How does your organization use this dataset? What other NYSERDA or energy-related datasets would you like to see on Open NY? Let us know by emailing OpenNY@nyserda.ny.gov. The Low- to Moderate-Income (LMI) New York State (NYS) Census Population Analysis dataset is resultant from the LMI market database designed by APPRISE as part of the NYSERDA LMI Market Characterization Study (https://www.nyserda.ny.gov/lmi-tool). All data are derived from the U.S. Census Bureau’s American Community Survey (ACS) 1-year Public Use Microdata Sample (PUMS) files for 2013, 2014, and 2015. Each row in the LMI dataset is an individual record for a household that responded to the survey and each column is a variable of interest for analyzing the low- to moderate-income population. The LMI dataset includes: county/county group, households with elderly, households with children, economic development region, income groups, percent of poverty level, low- to moderate-income groups, household type, non-elderly disabled indicator, race/ethnicity, linguistic isolation, housing unit type, owner-renter status, main heating fuel type, home energy payment method, housing vintage, LMI study region, LMI population segment, mortgage indicator, time in home, head of household education level, head of household age, and household weight. The LMI NYS Census Population Analysis dataset is intended for users who want to explore the underlying data that supports the LMI Analysis Tool. The majority of those interested in LMI statistics and generating custom charts should use the interactive LMI Analysis Tool at https://www.nyserda.ny.gov/lmi-tool. This underlying LMI dataset is intended for users with experience working with survey data files and producing weighted survey estimates using statistical software packages (such as SAS, SPSS, or Stata).
Virginia Employment Status of the Population by Sex by Race and by Age by Yeardata.virginia.gov | Last Updated 2022-12-09T15:15:31.000Z
2004 to 2021 Virginia Employment Status of the Civilian Non-Institutional Population by Sex, by Race, Hispanic or Latino ethnicity, and detailed by Age, by Year. Annual averages, numbers in thousands. U.S. Bureau of Labor Statistics; Local Area Unemployment Statistics, Expanded State Employment Status Demographic Data Data accessed from the Bureau of Labor Statistics website (https://www.bls.gov/lau/ex14tables.htm) Statewide data on the demographic and economic characteristics of the labor force are published on an annual-average basis from the Current Population Survey (CPS), the sample survey of households used to calculate the U.S. unemployment rate (https://www.bls.gov/cps/home.htm). For each state and the District of Columbia, employment status data are tabulated for 67 sex, race, Hispanic or Latino ethnicity, marital status, and detailed age categories and evaluated against a minimum base, calculated to reflect an expected maximum coefficient of variation (CV) of 50 percent, to determine reliability for publication. The CPS sample was redesigned in 2014–15 to reflect the distribution of the population as of the 2010 Census. At the same time, BLS developed improved techniques for calculating minimum bases. These changes resulted in generally higher minimum bases of unemployment, leading to the publication of fewer state-demographic groups beginning in 2015. The most notable impact was on the detailed age categories, particularly the teenage and age 65 and older groups. In an effort to extend coverage, BLS introduced a version of the expanded state employment status demographic table with intermediate age categories, collapsing the seven categories historically included down to three. Ages 16–19 and 20–24 were combined into a 16–24 year-old category, ages 25–34, 35–44, and 45–54 were combined into a 25–54 year-old category, and ages 55–64 and 65 and older were combined into a 55-years-and-older category. These intermediate age data are tabulated for the total population, as well as the four race and ethnicity groups, and then are evaluated against the unemployment minimum bases. The more detailed age categories continue to be available in the main version of the expanded table, where the minimum base was met. Additional information on the uses and limitations of statewide data from the CPS can be found in the document Notes on Using Current Population Survey (https://www.bls.gov/lau/notescps.htm) Subnational Data and in Appendix B of the bulletin Geographic Profile of Employment and Unemployment (https://www.bls.gov/opub/geographic-profile/home.htm).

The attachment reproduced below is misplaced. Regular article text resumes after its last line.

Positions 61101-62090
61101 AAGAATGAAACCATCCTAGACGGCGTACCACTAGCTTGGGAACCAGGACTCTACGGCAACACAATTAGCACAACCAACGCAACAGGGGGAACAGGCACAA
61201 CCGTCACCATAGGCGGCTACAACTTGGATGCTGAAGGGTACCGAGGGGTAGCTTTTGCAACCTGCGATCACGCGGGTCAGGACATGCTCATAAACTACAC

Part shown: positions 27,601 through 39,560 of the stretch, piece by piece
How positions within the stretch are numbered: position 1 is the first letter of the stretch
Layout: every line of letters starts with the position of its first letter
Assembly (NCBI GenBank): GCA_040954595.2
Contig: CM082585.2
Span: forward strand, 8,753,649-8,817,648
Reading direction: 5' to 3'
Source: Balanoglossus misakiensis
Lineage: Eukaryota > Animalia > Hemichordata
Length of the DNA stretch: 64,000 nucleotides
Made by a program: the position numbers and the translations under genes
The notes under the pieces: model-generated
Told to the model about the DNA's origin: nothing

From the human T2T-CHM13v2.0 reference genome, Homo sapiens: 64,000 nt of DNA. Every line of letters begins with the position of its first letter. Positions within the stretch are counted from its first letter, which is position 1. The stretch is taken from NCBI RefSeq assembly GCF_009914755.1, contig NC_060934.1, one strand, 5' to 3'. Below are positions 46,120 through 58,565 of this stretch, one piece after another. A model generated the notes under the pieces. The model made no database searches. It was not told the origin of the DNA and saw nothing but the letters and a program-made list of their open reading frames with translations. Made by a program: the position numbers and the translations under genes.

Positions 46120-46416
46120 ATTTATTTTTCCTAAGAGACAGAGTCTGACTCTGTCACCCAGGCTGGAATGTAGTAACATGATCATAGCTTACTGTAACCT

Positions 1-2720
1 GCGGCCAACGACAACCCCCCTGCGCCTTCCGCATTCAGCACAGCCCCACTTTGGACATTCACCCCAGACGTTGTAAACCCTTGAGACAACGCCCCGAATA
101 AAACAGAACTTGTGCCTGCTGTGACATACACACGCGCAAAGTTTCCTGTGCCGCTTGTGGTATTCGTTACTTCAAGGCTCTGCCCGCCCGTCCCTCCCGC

Indicators of Anxiety or Depression Based on Reported Frequency of Symptoms During Last 7 Daysdata.cdc.gov | Last Updated 2023-03-22T14:49:21.000Z
The U.S. Census Bureau, in collaboration with five federal agencies, launched the Household Pulse Survey to produce data on the social and economic impacts of Covid-19 on American households. The Household Pulse Survey was designed to gauge the impact of the pandemic on employment status, consumer spending, food security, housing, education disruptions, and dimensions of physical and mental wellness. The survey was designed to meet the goal of accurate and timely weekly estimates. It was conducted by an internet questionnaire, with invitations to participate sent by email and text message. The sample frame is the Census Bureau Master Address File Data. Housing units linked to one or more email addresses or cell phone numbers were randomly selected to participate, and one respondent from each housing unit was selected to respond for him or herself. Estimates are weighted to adjust for nonresponse and to match Census Bureau estimates of the population by age, gender, race and ethnicity, and educational attainment. All estimates shown meet the NCHS Data Presentation Standards for Proportions,
Social Vulnerability Index 2018 - United States, tractdata.cdc.gov | Last Updated 2022-02-14T14:22:44.000Z
ATSDR’s Geospatial Research, Analysis & Services Program (GRASP) created Centers for Disease Control and Prevention Social Vulnerability Index (CDC SVI or simply SVI, hereafter) to help public health officials and emergency response planners identify and map the communities that will most likely need support before, during, and after a hazardous event. SVI indicates the relative vulnerability of every U.S. Census tract. Census tracts are subdivisions of counties for which the Census collects statistical data. SVI ranks the tracts on 15 social factors, including unemployment, minority status, and disability, and further groups them into four related themes. Thus, each tract receives a ranking for each Census variable and for each of the four themes, as well as an overall ranking. In addition to tract-level rankings, SVI 2018 also has corresponding rankings at the county level. Notes below that describe “tract” methods also refer to county methods.